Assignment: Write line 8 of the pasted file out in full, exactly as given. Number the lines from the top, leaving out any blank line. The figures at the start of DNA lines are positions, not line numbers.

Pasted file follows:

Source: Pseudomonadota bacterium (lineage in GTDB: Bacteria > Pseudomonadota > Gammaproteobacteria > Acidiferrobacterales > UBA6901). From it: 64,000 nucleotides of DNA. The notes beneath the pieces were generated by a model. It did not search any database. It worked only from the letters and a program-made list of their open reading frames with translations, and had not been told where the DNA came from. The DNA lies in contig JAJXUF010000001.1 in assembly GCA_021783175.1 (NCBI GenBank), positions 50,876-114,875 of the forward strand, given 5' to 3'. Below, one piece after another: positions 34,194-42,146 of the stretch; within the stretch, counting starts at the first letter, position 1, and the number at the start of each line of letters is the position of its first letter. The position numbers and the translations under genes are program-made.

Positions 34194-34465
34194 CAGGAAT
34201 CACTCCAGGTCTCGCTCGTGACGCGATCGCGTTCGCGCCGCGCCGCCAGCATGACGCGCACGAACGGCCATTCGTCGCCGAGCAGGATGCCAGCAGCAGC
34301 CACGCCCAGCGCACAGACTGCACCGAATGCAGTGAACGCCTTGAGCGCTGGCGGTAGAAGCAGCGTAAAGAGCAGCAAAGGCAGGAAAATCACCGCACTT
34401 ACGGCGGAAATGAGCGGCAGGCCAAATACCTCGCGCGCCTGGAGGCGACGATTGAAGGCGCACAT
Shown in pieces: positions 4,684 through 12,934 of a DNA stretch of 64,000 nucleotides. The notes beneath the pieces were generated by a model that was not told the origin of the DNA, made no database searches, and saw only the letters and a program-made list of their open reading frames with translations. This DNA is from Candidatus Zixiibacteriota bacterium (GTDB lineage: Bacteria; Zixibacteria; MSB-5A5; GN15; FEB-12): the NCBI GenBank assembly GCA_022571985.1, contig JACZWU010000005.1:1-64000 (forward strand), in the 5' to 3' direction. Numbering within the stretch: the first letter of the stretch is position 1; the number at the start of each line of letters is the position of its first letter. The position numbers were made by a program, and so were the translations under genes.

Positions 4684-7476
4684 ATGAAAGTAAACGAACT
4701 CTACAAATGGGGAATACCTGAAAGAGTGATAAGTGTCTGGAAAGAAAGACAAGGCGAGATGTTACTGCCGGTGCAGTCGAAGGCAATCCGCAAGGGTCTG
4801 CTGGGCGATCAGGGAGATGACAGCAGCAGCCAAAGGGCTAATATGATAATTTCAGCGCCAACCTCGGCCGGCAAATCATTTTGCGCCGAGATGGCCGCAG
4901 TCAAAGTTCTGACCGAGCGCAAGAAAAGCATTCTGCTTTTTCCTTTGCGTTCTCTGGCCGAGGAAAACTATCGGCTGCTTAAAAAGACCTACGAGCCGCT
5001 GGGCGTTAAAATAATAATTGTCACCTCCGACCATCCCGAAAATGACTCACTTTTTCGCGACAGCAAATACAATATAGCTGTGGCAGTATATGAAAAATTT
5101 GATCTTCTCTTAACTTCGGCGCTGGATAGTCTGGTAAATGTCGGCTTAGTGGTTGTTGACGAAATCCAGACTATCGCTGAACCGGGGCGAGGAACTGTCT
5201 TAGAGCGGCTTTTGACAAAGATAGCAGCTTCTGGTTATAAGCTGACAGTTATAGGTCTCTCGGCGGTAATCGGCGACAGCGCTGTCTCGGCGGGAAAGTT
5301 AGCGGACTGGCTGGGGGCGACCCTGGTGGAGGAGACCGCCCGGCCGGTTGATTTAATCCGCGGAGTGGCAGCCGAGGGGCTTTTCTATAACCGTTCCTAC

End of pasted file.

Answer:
Positions 4684-7476